Interestingly, their original charges appear to have been filed by the Madison Police Department, but later there was a handover to the federal prosecutor. Why? You might think that local officials didn't want the heat of law enforcement after the riots, but that's a pattern we've seen in other cases.
United States attorney for the Western District of Wisconsin, Scott C. Blader, announced that Johnson has been charged with attempting to obtain money and property through consent given by the threat of violence, violence, and fear, including the destruction of several companies. There was also an alleged risk of injuring an employee unless they were given free food, alcohol, and cash.
Police in Madison said Johnson, James and Shanley asked for free food and drink in return for a shop not being destroyed by demonstrators. According to the report, in one case, the demand for free items was also in exchange for no employee being injured.
The police also released a video that shows the fight for Johnson's arrest and requires five officers.
However, the arrest sparked anger and violent demonstrations in Madison. A senator was beaten and taken to the hospital when he tried to film the protests.
The reasons for Johnson's arrest appear legitimate and justified.
My question is the use of federal fees.
From the point of view of civil liberties, there is renewed concern that the federal government could circumvent state and local laws and impose its own punishment for domestic crimes. So if a state didn't support a president's tough view of a particular activity, the prosecutor would effectively federalize the crime. Defense lawyers have repeatedly raised the issue of dual jurisdiction, particularly since the pursuit of civil rights is practically identical to state charges. The double hazard claims raised in such challenges have generally failed. However, this is a direct federalization of a local crime that has occurred within a state. These defendants are often sentenced to longer sentences in the federal system.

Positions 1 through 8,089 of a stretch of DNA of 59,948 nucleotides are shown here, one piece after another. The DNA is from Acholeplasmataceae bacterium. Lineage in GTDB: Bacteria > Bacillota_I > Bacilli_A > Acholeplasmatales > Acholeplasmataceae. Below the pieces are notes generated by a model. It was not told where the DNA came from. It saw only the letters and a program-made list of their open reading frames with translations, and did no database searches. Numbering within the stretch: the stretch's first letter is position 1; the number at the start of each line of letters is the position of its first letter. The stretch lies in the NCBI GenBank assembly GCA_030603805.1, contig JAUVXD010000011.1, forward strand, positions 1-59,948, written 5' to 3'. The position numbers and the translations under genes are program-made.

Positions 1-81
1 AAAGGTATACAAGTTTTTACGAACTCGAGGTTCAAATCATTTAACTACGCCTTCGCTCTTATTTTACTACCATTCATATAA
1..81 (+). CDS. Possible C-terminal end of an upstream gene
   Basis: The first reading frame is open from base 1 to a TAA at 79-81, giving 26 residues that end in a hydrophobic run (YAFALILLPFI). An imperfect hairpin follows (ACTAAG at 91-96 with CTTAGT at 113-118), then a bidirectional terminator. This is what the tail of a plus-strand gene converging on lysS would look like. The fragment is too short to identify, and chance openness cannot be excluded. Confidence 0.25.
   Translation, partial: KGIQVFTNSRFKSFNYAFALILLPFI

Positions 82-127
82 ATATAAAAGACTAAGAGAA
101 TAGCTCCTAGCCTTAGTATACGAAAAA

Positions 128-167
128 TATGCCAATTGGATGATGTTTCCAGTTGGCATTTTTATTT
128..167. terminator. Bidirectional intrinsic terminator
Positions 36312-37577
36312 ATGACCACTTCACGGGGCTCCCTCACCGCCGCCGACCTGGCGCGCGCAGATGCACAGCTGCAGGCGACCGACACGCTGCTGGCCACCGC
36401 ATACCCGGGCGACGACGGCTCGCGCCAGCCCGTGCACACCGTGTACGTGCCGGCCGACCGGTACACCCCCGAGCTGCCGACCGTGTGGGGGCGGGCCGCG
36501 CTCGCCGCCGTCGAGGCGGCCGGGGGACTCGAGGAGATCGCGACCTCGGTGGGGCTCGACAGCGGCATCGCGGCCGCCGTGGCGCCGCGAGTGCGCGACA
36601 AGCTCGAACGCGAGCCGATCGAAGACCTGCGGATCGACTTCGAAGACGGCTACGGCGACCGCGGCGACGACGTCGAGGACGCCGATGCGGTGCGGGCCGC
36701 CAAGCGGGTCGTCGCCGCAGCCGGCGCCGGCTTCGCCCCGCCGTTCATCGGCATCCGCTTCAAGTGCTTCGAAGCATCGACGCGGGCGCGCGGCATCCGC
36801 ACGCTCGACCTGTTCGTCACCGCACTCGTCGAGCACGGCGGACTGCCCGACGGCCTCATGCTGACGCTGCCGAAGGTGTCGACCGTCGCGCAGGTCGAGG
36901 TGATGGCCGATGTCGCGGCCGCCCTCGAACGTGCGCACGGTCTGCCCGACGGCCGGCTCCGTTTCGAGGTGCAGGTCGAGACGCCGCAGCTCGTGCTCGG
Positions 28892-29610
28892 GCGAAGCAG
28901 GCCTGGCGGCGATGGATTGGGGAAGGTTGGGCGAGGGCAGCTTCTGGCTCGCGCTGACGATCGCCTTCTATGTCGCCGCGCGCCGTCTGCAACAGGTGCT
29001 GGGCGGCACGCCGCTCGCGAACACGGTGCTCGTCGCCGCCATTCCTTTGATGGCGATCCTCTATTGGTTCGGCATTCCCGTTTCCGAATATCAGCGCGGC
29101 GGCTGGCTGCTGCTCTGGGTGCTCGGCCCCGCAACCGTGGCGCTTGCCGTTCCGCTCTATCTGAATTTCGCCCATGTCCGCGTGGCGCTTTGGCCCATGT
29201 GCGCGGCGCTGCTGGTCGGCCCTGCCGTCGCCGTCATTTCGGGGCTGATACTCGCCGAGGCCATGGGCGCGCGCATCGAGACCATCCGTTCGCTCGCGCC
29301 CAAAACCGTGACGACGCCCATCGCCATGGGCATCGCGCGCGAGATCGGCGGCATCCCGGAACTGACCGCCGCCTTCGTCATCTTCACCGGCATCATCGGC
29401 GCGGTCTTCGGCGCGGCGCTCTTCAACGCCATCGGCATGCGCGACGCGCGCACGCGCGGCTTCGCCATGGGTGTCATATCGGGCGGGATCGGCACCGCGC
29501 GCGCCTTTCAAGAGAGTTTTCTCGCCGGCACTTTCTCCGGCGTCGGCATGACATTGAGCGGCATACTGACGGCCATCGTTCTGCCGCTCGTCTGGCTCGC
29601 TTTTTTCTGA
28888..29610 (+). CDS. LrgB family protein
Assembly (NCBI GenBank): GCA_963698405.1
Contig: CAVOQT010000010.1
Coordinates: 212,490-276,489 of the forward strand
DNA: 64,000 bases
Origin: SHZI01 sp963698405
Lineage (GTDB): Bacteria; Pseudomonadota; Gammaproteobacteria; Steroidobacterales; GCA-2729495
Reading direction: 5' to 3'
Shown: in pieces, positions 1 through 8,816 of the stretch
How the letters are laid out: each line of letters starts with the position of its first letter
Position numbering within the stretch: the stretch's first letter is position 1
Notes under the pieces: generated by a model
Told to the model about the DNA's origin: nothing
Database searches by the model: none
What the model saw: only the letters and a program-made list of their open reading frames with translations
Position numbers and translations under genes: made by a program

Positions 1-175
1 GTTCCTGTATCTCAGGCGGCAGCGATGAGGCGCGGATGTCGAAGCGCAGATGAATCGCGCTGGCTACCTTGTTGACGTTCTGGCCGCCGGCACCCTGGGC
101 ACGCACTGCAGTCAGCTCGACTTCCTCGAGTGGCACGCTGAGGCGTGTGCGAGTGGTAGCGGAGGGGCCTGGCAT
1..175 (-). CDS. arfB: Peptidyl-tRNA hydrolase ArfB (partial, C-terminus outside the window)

What is the intergovernmental element in the video above? The federal government has adopted the same weakened arguments that were used in Wickard against Filburn (1942). In this case, Roscoe Filburn grew wheat to feed his chickens, but the Supreme Court still defined the activity as international trade because his harvest reduced the amount of wheat on the open (and national) market. Certainly the restaurant's food and alcohol come from a different state, but the alleged crime is clearly local in terms of its effects, victims, etc.
The ease with which these cases are transferred between jurisdictions shows the extent to which the state police powers guaranteed under federalism have been undermined.